Ah, we made a lot of material. A lot of songs didn’t make the record. In re-examining there’s some material that I think is more abrasive. The songs that just kind of grouped themselves together and sort of stood out as far as being a cohesive album just tended to have that mood. I think it was just what we were going through. How the experience felt to us making this record. It takes a while to figure out what the album is about that you’re making. We didn’t have a concept that was outside of us. The album’s concept is literally about the making of the album and how we felt using these instruments, and collaborating more, and where we were at in our lives. We decided we’re not going to use a foil and bring in an outside concept. Not that that’s what we consciously did with other concepts, in making this record we found that we would normally lay a lot of our personal feelings into these concepts. Now it’s just about us. I think it naturally became a cover for a more sort of introspective record… the meaning of making this record seeing the songs how they came together and when they came together, it just became apparent that those songs would be the album. That group of songs that were more sedate so to speak.
Maybe it’s that process as you say. Maybe since you didn’t have an over-arching concept that it was less abrasive on you guys to come up with the material?
How I think I’ve always approached instruments—be it the drums, the guitar, anything—how you look particularly playing it is how the sound is going to come out. If you look like you’re spazzing out playing the drums it’s going to sound like that. When that physicality is removed and it’s more interaction with a computer and trying to find all these sounds that aren’t really on a computer, and you have a keyboard to interact with it’s not really all there. There’s this removal, and it forces you to be in this more contemplative state. “Why am I using this sound? Where’s it gonna go?” It’s a very different feeling than having a snare in front of you or a guitar where the physicality is expressed through the instrument and it can tend to be more visceral as well as more abrasive.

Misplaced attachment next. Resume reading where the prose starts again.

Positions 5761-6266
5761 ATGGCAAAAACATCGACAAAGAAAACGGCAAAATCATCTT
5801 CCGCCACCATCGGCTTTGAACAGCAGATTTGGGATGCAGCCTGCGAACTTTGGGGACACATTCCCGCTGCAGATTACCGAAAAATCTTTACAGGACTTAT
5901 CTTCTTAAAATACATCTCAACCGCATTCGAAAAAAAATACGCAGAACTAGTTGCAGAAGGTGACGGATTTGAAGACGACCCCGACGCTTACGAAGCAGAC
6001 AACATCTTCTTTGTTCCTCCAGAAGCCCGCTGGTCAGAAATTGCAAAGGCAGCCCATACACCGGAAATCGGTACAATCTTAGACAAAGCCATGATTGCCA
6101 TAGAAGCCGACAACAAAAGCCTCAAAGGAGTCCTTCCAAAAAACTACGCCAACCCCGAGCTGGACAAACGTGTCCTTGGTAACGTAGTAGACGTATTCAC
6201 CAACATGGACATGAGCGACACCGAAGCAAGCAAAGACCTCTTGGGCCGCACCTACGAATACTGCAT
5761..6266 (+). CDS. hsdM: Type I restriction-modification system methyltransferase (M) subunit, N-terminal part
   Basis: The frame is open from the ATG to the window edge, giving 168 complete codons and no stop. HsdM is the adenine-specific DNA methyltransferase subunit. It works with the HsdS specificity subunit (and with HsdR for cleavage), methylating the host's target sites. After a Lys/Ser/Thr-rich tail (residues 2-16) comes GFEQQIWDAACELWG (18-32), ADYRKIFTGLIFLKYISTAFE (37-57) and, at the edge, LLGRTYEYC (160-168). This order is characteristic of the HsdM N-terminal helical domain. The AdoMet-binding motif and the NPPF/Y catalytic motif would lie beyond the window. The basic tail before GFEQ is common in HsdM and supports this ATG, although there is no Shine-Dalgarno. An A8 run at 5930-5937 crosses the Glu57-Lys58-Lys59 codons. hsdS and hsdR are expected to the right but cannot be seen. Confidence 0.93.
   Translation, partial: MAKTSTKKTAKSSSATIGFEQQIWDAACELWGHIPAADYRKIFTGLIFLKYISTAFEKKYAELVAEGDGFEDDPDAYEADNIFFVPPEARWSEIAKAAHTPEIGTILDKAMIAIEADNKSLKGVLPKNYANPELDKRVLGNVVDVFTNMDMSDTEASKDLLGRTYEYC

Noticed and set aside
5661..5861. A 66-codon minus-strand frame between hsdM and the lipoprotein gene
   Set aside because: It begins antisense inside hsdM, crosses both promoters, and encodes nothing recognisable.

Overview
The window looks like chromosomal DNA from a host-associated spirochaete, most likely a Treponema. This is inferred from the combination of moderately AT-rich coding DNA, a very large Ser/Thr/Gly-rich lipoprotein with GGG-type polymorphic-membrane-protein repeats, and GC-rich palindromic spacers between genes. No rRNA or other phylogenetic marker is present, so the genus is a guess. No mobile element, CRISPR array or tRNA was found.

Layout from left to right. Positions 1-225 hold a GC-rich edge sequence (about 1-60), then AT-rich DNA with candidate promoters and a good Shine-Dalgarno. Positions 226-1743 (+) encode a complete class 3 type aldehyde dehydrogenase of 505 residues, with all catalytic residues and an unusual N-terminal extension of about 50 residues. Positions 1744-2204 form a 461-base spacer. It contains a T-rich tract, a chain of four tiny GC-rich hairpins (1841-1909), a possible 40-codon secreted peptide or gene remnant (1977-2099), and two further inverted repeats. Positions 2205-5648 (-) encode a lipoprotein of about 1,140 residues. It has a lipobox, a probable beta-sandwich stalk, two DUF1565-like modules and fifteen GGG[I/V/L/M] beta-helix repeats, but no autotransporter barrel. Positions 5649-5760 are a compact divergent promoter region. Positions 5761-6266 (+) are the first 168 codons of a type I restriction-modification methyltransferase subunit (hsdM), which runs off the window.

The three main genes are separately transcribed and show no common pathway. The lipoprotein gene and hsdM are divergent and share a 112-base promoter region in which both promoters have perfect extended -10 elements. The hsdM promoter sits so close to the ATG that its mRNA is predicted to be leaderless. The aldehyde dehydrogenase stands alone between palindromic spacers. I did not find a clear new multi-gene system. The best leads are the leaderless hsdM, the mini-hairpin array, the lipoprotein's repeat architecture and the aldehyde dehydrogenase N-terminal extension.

In terms of your process as you’re assembling things, putting things together, composing, I’m going to make a bizarre comparison, one of the bands I’m thinking of right now is Boards of Canada. Boards of Canada talk about how they spend a ridiculous amount of time on their sound design. They kind of craft a song and then spend months trying to craft the texture and make it sound the way they want it to. I can tell there’s a lot of time and effort put into the texture, the sound design of your music. I wonder, what comes first for you guys? Is it the melodic ideas or is it the atmospheres, textures and feelings of the electronics?
Well this record we were exploring a lot of sounds and that came first. We collected a lot of great sounds. Sometimes they can be melodic, but we don’t really have much faith in that melody. It’s from that song and it’s an idea for a song. The scary part was how to do we turn all these textures into a song. It could’ve been that the original seed had a lot of melody to it, but we just sort of—again we didn’t really have much faith in that. It would be scary, so we’d just add more and more melody and try to make sure that there was a song there. So what you were referring to as “sound design,” it’s rare that we have a vocal melody first, something you can sing. That’s the first part of your song. We usually start from the drums up. Even though we collaborated a lot more on this record, or a lot earlier. It’s still a very solitary experience. Some of us played all the instruments on certain songs. It’s rare that it begins with the vocal melody. I’d say that’s maybe happened twice ever.
Wow. That’s fascinating.
I think it generates an environment of again, doubt that you have this song or this melody that it is a song. I feel like what it does for us that it helps us to work a little harder to make sure that it’s all there.
How do you guys know as a three-piece when a song is ready? Is there a certain key between the three of you when you all feel comfortable? When does it feel right to you?
It’s tough. With this one we scrutinized the songs so much… it’s hard to say. It just happens. That’s still the part that is magical and unidentifiable. That’s what keeps songwriting interesting. There’s a moment where it comes together where you’re really excited about it and you’re ready to show it to your partner and see what they think. And there are times where we have to convince each other that songs are finished. That was a big deal too. Or one of us would advocate for a song to be worked on further when one of us thought it wouldn’t be worth it. You know, so it’s relying on each other to sort of you know help one another finish these songs. To give each other confidence, “Okay, this is finished. This is communicating what you’re trying to say.” It’s tough. There are some songs, where you’re just like, “This is incredible. I can’t wait to show it to Angus. It’s done. I just can’t wait for him to say it’s done.” Then there’s other songs where I think, “Yeah I think this is really horrible,” and the other guys end up liking it. It’s really I think basic with what makes music feel interesting. You can’t identify that from it. There isn’t a given. There isn’t a constant.